After looking around the tower (the shop was still open at least so I picked up a souvenir model of the tower) and we then headed into the main part of the docks. A large sign welcomes you to the “Historic Dockyards” and there are many treasures to discover within. Dotted around the docks are old wooden ship figureheads, which make fantastic sculptures. There are also many statues of dock workers and famous figures.
The above ship is the HMS Warrior, one of two warships built for the Royal Navy in 1860. Along with her sister ship, the HMS Black Prince, the two ships were the first iron armour plated hulled ships. They were built because the French Navy started something similar, albeit with a wooden hull.
Warrior has seen many roles, from going out on active duty, to being a depot ship and then a storeship. Her final role with the Navy ended in 1979, and she was then gifted to the British Maritime Trust. After 8 years of restoration, the ship returned to Portsmouth and opened as a Museum Ship. She is still there today, and is a beautiful looking ship, in fabulous condition.
The HMS Warrior is not the only historic ship in the dockyards however, and the illustrious HMS Victory also has its home here.
The Victory has 104 guns, was the flagship of Admiral Horatio Nelson at the Battle of Trafalgar, where an outnumbered British Naval fleets gained victory over the combined French and Spanish fleets. Nelson was unfortunately killed during the battle, but not before he had steered the British to a decisive victory.
The ship went on to be based in various places, including the battle of Ushant in 1778, the battle of Cape Spartel in 1782, and the battle of Cape St Vincent in 1797. In 1824 she became a harbour ship, and in 1922 was moved to Portsmouth and put in dry dock. She is know a museum piece, beautifully preserved and restored, and available for the public to tour. She is the oldest naval ship currently in commission, and nearby is the oldest dry dock in the world.
There is a third ship in the docks, called the Mary Rose, but all that survives of this ship is parts of the hull. A Tudor warship used by King Henry VIII, she served for 33 years in various wars, and was rebuilt in 1536, and her final battle was in 1545 when she was sunk north of the Isle of Wight. Salvaged in 1982, she has been restored to preserve the surviving sections, and is on display in a specially built building in the docks.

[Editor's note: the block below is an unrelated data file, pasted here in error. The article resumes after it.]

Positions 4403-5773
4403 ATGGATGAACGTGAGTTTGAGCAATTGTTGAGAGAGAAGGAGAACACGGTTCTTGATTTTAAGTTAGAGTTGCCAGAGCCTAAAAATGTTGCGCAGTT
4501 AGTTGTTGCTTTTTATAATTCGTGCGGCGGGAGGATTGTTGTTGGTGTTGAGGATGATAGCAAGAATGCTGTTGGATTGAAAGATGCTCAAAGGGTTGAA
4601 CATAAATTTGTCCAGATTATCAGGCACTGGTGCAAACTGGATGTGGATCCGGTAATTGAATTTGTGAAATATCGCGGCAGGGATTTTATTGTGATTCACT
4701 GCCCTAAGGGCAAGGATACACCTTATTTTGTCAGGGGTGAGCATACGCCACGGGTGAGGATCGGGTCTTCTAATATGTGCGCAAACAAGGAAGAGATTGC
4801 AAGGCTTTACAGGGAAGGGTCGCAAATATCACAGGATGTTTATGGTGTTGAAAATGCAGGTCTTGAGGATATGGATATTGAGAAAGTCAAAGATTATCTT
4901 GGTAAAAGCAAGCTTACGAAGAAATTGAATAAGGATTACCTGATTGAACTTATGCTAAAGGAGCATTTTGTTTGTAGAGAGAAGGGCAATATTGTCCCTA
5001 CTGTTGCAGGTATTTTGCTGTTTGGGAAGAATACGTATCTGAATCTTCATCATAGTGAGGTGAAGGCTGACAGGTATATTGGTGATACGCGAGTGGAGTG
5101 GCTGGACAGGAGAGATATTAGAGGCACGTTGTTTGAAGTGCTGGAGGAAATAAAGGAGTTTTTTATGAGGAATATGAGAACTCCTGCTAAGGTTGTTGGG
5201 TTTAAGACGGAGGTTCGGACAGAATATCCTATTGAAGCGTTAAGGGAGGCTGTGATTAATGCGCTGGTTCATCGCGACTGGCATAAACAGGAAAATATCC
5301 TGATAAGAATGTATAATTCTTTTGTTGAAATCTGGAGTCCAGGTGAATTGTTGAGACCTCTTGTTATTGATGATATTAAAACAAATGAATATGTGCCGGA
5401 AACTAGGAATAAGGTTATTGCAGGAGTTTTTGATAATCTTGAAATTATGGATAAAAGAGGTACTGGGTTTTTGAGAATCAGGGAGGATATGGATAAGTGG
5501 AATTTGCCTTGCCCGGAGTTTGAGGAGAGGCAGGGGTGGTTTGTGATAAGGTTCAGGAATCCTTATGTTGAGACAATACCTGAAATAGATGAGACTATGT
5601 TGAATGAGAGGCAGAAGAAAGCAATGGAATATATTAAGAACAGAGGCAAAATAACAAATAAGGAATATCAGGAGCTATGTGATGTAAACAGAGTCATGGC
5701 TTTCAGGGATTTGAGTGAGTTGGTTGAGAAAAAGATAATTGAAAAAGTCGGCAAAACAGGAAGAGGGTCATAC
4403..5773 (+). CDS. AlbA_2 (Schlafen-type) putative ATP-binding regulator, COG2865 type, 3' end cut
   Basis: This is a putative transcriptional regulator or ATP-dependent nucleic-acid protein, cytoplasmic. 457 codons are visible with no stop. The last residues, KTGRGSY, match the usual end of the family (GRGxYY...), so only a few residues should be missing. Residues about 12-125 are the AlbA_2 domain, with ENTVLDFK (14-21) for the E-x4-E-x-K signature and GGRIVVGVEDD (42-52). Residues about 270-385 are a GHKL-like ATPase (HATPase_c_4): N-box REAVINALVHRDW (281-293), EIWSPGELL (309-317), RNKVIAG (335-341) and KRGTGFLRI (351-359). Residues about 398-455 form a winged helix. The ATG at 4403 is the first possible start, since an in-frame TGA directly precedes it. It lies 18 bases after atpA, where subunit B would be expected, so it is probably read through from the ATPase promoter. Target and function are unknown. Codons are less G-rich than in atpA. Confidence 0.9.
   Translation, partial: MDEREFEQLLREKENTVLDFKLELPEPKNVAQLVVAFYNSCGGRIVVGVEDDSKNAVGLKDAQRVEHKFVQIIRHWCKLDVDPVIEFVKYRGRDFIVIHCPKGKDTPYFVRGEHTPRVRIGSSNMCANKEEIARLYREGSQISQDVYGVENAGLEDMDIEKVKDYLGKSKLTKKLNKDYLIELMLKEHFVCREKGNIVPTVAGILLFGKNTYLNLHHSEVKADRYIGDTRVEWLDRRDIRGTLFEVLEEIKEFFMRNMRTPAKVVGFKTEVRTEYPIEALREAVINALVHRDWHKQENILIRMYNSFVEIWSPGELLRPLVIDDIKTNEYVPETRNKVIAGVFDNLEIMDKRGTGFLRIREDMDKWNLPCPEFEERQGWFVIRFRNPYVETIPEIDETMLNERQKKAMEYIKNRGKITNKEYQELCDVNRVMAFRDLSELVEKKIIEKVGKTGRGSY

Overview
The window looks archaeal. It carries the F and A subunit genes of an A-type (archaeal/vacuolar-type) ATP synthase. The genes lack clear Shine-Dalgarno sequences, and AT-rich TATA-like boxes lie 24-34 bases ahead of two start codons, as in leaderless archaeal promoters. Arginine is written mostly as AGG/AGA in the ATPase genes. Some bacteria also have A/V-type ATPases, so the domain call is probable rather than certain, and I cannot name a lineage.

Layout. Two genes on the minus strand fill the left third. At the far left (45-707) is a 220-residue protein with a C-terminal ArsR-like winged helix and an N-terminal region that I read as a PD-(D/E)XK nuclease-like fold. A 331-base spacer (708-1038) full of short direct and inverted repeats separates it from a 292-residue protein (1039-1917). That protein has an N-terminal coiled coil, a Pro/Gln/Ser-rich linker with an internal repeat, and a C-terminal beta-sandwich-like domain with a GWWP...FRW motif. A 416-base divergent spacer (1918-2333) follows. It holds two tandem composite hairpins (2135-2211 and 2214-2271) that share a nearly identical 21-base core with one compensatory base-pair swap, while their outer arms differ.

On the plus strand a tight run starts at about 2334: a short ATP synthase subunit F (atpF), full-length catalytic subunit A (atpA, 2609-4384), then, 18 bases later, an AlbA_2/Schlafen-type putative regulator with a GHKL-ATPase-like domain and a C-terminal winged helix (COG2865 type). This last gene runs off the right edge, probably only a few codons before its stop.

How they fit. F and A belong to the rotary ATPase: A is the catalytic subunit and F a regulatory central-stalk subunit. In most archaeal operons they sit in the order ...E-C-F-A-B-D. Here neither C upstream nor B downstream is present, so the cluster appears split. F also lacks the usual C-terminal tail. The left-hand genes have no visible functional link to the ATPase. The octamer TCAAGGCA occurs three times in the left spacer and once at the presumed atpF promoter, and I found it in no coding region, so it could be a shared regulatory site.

Also in the docks is the Royal Naval Museum, giving a history of the city and its involvement in maritime and Naval matters.
Portsmouth has long been associated with the Royal Navy, thanks to its strategical position on the South coast, giving easy access to the Isle of Wight, Channel Islands and mainland Europe. It is the oldest Royal Naval base in the UK, and one of only three, with the others being along the river Clyde near Glasgow, Scotland, and Devonport in England. At least two thirds of the surface vessels belonging to the Royal Navy are based in Portsmouth and carry out missions all around the world. The ship pictured is the HMS Duncan, launched in 2010.
Two new ships have been commissioned, in 2008, the HMS Queen Elizabeth and HMS Prince of Wales, which is a major building project for the city.
This was the last thing we saw in Portsmouth, and we headed to the train station, called Portsmouth Harbour. Trains run on from Portsmouth and South Sea (where we originally arrived) to here and vice versus. It is sat on a special wooden pier built to house the station, and we got the train back to Southampton, and from there back to Weymouth. It had been a long day of exploring three fantastic cities, and we have a brilliant day.
Portsmouth has great connections to the rest of the country, with direct trains to Southampton, Cardiff and Brighton. There are three motorways around the city, with the M27 coming from Southampton, the M275 leading off it into the city centre, and the A3 (M) taking traffic out of the city. The A27 main road leads to Chichester and Brighton and connects for London.
Southampton Airport is relatively close, and there are regular ferries to the Isle of Wight from the docks.
Portsmouth is a great city, rich in maritime history and I really enjoyed finding out about all the old ships and its nice to see them in such good condition.